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Grafton School will soon be brimming with kindergarteners

Kindergarten at Grafton School will have 76 students when school opens Thursday, which could be the first sign of enrollment resurgence or a one-year anomaly.

Kindergarten at Grafton School will have 76 students when school opens Thursday, which could be the first sign of enrollment resurgence or a one-year anomaly.

The unanticipated kindergarten count puts the K-12 enrollment at 825, compared with 807 a year ago. It's the first increase in Superintendent Jack Maus' six years -- and likely many more years long before that.

"In recent years, we've been graduating classes numbering in the 70s and adding kindergarten classes in the 50s and 60s," Maus said. "Our enrollment history has been a long, slow, gradual decline."

It's been that way for decades for most rural school districts in North Dakota and Minnesota. Grafton's enrollment peaked at 1,770 students in 1967. That means an average annual enrollment drop of about 20 students over the past 44 years.

The unexpected increase was a financial boon for Grafton as North Dakota schools receive $3,900 per student from the state.


Kindergarten surprise

After Kindergarten Roundup this spring, school officials were expecting yet another enrollment decline. Back then, 55 kindergarteners were anticipated.

So, why 21 more first-year students than expected? Maus isn't sure, but he has one possible explanation that's based on anecdotal evidence.

"The bad economy has something to do with it," he said. "People are moving back home to Grafton and finding jobs in the area. I personally know of four to five families coming back to farm or run a local business."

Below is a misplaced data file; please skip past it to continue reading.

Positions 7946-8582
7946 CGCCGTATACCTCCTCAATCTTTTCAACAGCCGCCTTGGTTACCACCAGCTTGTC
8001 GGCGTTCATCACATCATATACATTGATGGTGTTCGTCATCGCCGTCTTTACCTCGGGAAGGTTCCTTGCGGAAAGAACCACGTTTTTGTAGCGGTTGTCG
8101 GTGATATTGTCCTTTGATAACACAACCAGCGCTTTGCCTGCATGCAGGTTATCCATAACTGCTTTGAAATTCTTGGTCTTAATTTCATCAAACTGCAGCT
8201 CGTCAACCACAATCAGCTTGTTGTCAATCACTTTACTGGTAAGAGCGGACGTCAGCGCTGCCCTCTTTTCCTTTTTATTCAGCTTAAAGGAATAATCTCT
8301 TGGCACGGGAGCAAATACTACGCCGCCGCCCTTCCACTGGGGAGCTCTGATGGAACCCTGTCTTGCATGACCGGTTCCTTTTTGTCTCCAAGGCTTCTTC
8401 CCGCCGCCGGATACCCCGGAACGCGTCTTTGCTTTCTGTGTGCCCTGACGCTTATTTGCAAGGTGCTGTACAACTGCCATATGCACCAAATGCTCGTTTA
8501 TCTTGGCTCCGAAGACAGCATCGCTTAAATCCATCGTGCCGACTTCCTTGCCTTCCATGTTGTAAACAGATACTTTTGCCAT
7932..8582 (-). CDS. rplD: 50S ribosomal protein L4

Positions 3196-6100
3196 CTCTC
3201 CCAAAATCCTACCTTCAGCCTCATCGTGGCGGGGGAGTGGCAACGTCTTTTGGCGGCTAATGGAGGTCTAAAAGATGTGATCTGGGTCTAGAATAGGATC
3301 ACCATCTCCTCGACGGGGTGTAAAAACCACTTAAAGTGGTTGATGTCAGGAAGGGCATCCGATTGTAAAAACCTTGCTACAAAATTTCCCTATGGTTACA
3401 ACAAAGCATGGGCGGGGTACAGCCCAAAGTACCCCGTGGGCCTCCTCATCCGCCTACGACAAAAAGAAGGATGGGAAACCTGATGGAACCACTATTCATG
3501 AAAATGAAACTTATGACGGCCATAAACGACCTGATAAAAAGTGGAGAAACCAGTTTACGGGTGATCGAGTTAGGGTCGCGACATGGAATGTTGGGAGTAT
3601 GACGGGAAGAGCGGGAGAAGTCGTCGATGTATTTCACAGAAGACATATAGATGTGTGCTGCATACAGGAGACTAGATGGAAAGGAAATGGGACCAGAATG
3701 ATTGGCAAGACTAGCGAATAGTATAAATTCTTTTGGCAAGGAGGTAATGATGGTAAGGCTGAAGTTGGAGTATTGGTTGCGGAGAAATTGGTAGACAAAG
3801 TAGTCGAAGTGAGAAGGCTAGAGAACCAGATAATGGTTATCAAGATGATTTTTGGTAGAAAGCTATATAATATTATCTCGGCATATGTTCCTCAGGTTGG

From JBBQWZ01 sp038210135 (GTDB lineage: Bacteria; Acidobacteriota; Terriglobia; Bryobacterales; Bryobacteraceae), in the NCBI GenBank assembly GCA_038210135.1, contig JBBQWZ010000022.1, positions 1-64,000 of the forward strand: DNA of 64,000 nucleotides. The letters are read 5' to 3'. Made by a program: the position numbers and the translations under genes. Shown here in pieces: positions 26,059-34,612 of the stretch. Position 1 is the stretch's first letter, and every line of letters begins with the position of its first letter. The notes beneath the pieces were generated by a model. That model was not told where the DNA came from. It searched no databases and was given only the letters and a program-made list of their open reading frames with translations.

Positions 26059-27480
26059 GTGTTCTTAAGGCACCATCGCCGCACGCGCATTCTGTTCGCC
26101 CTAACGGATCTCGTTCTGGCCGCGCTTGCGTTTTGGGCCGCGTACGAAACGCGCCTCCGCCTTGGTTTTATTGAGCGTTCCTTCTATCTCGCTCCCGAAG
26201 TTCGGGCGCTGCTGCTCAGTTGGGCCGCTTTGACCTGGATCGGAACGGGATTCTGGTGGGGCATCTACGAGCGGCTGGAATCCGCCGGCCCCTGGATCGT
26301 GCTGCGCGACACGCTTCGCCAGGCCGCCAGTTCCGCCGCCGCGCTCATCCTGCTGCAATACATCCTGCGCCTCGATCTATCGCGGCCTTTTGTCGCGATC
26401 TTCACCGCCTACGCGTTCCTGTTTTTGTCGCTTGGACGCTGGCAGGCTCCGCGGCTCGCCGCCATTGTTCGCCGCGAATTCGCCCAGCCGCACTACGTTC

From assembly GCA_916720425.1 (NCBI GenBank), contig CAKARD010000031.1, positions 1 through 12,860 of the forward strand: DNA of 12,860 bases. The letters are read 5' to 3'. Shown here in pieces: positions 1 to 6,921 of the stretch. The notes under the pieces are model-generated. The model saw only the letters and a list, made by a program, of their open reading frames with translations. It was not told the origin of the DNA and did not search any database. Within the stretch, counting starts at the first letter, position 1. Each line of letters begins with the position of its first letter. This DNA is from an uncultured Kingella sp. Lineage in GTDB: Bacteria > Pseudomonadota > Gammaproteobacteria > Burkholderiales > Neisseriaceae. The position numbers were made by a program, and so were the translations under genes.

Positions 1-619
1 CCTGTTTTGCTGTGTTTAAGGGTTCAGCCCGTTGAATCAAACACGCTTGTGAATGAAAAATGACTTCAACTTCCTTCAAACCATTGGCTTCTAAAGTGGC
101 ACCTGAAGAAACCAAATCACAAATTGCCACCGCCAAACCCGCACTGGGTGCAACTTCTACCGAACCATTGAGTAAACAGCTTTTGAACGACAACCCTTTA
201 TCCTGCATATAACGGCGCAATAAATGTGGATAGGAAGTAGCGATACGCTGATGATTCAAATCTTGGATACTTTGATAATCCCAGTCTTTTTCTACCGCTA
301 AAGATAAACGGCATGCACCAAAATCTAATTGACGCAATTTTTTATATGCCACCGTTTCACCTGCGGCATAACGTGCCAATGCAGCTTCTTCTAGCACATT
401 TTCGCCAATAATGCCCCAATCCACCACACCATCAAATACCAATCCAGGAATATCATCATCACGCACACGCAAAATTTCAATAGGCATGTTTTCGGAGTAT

Chris Suda, 36, a 1993 Grafton High School graduate, is one of them. He and his family of four purchased Pop's Bottle Shop from a friend this year.

"The job market in the Twin Cities was terrible when we lived there and it's still bad," he said. "I thought this was a better opportunity.

"There seems to be a lot of changeover in business here, with families moving in and taking over for long-time owners. The trend seems to be people my age and younger taking over."

Ryer Stark, 29, said he sees the same change. He moved home six years ago to take ownership of the Westside Drive-in, where he started working at age 14. He and wife Katie were high school sweethearts.


"A lot of kids my age have moved back for farming, but there are other opportunities here," he said. "If you open up the newspaper, you can see there are a lot of jobs available.

"Kids realize after a while that it's not all that bad to live up here and it's a great place to raise a family. A lot of people my age are starting families."

Reach Bakken at (701) 780-1125; (800) 477-6572, ext. 125; or send email to rbakken@gfherald.com .

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